Who is Doris Salcedo and why should we care? Doris Salcedo is one of today's most influential but least known artists. The first-ever retrospective of her work opened Saturday at Chicago's Museum of Contemporary Art (MCA) and continues through May 24, 2015.
The show, containing pieces from all of Salcedo’s major bodies of work spanning her 30-year career, could change your world...or at least your perceptions.
The subject of Salcedo's work is not always pretty but it is real.
The Colombian sculptor's work is about mourning. Influenced by the horrific violence she observed throughout the world, but especially in her native Bogotá, Colombia, Salcedo wanted to find a way to bring humanity to the losses. She worries that society has become hardened to violence and that victims have become mere statistics or headlines.
The artist wants her work to be a reminder of the risk to humanity when the loss of our most disenfranchised is not properly mourned.
Instead of realistically depicting the violence Salcedo has observed and researched, her sculptures poignantly point to the losses with objects and symbols.
Salcedo sees things through her personal lens. You may not see what she sees when you initially view her work. That's alright. Take your time, look beyond the surface...and you'll see.
As you enter the exhibition, you see a vast space filled with tables stacked on top of each other.
Look closely, as you walk through the carefully placed maze of tables and you may see what the artist sees. The sculpture, "Plegaria Muda" (2008-10) (“Silent Prayer”), making its U.S. debut at the MCA, began with Salcedo's research into gang violence in Los Angeles. Each sculpture contains two hand-crafted tables approximating the size and shape of coffins that represent the anonymity of victims in mass graves. Look even closer and you'll see live grass growing from an earth-like layer in between the tables and you'll find hope.
You see stacks of dress shirts.
These eleven "Untitled" sculptures (1989-90), composed of white cotton shirts in plaster and impaled by steel rebar, are Salcedo's response to two 1988 massacres that took place on banana plantations in La Negra and La Honduras. The shirts represent the standard dress of the plantation workers while alluding to the absence of their bodies as well as the funerary dress for the dead.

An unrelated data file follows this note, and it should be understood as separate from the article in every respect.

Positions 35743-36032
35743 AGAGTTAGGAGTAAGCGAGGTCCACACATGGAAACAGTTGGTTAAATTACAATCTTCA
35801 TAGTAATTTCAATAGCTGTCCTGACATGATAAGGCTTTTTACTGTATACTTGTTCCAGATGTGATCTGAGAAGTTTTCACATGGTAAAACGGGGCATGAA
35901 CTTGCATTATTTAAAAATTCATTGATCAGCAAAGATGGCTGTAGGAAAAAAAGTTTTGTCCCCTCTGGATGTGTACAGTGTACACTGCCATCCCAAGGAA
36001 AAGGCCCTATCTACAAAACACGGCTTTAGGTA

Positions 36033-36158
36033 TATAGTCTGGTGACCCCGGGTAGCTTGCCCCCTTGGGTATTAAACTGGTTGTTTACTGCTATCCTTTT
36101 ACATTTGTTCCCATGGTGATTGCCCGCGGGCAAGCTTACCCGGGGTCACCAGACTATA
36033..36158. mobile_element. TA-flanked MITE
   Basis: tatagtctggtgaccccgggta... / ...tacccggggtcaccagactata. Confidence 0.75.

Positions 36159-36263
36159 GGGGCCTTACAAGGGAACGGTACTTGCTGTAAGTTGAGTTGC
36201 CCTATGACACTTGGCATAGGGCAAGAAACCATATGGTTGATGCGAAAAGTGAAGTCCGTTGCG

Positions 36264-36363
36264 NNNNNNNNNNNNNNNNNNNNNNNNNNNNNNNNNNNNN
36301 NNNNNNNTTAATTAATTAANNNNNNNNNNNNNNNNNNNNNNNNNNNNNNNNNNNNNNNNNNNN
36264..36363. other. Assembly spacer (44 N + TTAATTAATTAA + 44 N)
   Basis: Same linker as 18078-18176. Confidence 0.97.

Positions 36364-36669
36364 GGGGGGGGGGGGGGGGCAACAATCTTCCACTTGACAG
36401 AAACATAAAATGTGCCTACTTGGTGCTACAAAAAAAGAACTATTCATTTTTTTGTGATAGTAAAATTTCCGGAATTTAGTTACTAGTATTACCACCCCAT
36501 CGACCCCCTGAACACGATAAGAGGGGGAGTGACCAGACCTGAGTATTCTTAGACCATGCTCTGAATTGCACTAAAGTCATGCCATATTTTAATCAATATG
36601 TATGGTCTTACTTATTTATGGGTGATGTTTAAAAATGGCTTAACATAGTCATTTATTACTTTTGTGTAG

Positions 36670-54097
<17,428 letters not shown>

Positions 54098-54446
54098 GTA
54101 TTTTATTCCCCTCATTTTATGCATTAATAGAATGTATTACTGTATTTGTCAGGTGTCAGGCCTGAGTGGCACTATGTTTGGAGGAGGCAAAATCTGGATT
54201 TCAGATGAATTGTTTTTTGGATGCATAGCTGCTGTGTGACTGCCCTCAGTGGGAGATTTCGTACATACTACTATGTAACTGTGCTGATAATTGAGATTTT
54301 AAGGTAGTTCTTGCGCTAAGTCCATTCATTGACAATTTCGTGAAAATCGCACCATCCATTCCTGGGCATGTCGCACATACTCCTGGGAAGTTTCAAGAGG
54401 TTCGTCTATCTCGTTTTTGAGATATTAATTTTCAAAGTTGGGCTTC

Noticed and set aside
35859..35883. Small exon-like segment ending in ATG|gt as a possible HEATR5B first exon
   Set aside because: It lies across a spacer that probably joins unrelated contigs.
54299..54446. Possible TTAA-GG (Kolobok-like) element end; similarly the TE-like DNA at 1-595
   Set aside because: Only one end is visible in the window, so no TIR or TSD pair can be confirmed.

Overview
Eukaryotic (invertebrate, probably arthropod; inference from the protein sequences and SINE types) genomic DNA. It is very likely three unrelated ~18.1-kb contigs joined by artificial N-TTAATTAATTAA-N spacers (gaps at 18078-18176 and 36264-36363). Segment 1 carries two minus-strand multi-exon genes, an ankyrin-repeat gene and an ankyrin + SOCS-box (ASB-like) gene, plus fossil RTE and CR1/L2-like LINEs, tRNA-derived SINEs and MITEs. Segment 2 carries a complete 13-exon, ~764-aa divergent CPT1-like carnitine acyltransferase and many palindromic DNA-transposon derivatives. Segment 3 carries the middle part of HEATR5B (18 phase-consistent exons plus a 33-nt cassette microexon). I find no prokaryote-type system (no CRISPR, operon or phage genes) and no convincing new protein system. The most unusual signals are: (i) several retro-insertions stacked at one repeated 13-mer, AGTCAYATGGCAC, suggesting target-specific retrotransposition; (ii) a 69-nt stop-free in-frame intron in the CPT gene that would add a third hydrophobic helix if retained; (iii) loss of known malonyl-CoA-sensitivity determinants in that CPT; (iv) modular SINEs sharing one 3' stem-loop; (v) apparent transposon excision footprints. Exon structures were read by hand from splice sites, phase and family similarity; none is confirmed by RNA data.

You see old and battered shoes through a shadowy screen.
In this sculpture "Atrabiliarios" (1992-2004) Salcedo sees the shoes of primarily female victims that were treated with particular cruelty across Columbia and the lasting effects of violence. The screen placed over the encased shoes is preserved animal fiber that represents the fraught relationship between memory and time. The empty boxes seem to anticipate more deaths to come.
You see a crack in the floor--an earthquake, perhaps?
This sculpture, "Shibboleth" (2007), although not physically part of the exhibition, is shown in the video documentary accompanying the MCA exhibition. The powerful sculpture, commissioned project for the Turbine Hall at Tate Modern, London, created a crack in the concrete floor running the length of the massive Hall. The impressive sculpture is a meditation on immigration and racism.
The Doris Salcedo exhibition will be at the MCA through May 24, 2015 before traveling to the Solomon R. Guggenheim Museum in New York (June 26 - October 14, 2015) and the Pérez Art Museum Miami (May 6 - October 23, 2016).
For more information about the exhibition and the many related events, click here.
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